On this Day in Trans Am History: July 20, 2002
July 20, 2020
July 20, 2002
The Trans Am Series presented by Pirelli first visited Washington, D.C. in 2002 for the Capital Trans Am, the feature Saturday race at a temporary 1.661-mile track in the RFK Stadium parking lots.
Rookie Butch Leitzinger won the pole and led nearly all the way in Tom Gloy’s No. 88 Tommy Bahama Corvette, holding off the Jaguar XKR of Paul Gentilozzi. It was only the seventh Trans Am start for Leitzinger and record 179th for Gentilozzi.
Gentilozzi started sixth in the No. 3 Johnson Controls Jaguar XKR, worked his way up to second and then set his sights on the Pennsylvanian. Trailing by 2.232 seconds with only 11 of the 61 laps remaining, Gentilozzi, the defending and three-time series’ champion, cut the deficit to .685-seconds with three laps remaining.
Gentilozzi then made his bid with a bold pass in Turn 1. Putting all four wheels off the track, he nearly lost control before regrouping and settling for second, 1.023-seconds behind at the checkered flag.
“It’s a real joy to race for the Tommy Bahama team,” Leitzinger said after the race. “From the first session of the weekend, we didn’t have any problems. I’m a rookie in the series, so I don’t have a ‘book’ yet. For them to be able to come to a brand-new circuit like this and prepare a car for me that was so good right out of the box – it’s a real tribute to the team.”
While a Trans Am rookie, the 33-year-old second-generation driver had plenty of sports car experience, winning the Rolex 24 At Daytona three times. Ironically, one of his big breaks came when Gentilozzi gave him a ride for the 1994 Daytona classic, where he joined Gentilozzi, Scott Pruett and Steve Millen in an overall triumph in the GTS-class Nissan 300ZX.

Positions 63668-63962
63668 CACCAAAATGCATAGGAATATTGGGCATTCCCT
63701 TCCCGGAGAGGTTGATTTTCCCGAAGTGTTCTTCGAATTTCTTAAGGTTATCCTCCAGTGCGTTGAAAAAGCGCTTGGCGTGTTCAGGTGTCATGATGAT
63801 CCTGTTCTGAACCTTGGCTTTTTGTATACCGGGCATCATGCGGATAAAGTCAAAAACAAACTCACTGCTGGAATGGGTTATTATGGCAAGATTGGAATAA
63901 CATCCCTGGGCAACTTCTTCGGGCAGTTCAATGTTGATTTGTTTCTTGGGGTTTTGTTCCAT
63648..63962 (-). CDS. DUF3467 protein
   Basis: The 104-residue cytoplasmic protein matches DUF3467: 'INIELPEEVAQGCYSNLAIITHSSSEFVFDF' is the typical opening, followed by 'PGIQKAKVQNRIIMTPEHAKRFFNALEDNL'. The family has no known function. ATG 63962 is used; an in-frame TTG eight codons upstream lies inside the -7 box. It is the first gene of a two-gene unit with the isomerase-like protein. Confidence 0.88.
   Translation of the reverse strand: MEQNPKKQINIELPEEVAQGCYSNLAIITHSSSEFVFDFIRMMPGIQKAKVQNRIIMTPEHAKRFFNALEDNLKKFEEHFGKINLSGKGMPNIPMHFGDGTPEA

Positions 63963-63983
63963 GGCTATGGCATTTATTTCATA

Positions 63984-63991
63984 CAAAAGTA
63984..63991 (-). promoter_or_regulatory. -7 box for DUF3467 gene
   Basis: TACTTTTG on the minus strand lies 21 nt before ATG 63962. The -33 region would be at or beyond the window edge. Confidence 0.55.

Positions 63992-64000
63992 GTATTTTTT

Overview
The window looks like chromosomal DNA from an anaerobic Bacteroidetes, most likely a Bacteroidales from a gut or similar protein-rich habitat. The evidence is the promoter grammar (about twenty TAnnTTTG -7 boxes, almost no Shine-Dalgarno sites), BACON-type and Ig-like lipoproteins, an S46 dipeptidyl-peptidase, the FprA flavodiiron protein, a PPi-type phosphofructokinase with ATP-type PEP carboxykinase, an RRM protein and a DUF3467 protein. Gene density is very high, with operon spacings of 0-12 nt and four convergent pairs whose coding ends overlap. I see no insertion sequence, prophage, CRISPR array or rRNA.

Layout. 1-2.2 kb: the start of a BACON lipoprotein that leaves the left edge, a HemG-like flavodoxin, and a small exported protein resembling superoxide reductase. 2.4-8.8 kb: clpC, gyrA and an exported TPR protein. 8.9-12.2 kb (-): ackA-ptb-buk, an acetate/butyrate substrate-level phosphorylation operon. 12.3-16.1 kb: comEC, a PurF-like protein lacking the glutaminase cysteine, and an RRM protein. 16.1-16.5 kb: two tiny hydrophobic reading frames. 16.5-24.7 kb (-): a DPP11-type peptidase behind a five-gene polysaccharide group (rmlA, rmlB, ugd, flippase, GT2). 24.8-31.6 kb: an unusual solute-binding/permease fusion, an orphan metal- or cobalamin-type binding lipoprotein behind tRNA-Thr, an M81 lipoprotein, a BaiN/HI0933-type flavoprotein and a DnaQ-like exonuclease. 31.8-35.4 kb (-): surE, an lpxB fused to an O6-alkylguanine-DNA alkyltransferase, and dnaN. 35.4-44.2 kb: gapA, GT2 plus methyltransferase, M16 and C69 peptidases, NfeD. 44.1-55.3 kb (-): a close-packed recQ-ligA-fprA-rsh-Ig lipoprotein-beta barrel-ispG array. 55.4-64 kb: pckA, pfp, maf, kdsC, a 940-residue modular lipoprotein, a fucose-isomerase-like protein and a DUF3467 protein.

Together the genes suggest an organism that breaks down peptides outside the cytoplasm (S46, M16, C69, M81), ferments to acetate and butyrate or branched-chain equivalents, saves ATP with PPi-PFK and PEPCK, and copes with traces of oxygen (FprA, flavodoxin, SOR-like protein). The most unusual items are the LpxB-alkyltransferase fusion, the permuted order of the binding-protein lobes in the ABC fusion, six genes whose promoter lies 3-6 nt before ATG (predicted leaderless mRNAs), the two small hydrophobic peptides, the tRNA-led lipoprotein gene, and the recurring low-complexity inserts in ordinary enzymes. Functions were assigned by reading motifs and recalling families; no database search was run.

Boris Said took third despite losing power steering in the early going in the No. 33 Applied Computer Solutions Panoz Esperante. He was followed by Stu Hayner’s Corvette, Tony Ave’s Esperante and Johnny Miller’s Jaguar.
Earlier in the season, Leitzinger edged Gentilozzi by .540-seconds at Mid-Ohio in late June, and was coming off a setback at Cleveland, where he was edged out by .266-seconds by Said. All three races were broadcast live by CBS Sports.
Leitzinger followed his D.C. triumph by winning the following race at Canada’s Trois-Rivieres. Said then took over, winning the final five races of the campaign – giving him eight victories in 12 races and a runaway capture of the season championship.
With his lone prior Trans Am experience a single race at Sebring in 1999, Leitzinger won three races, five poles and visited the podium seven times in 2002 – his last appearance in the series.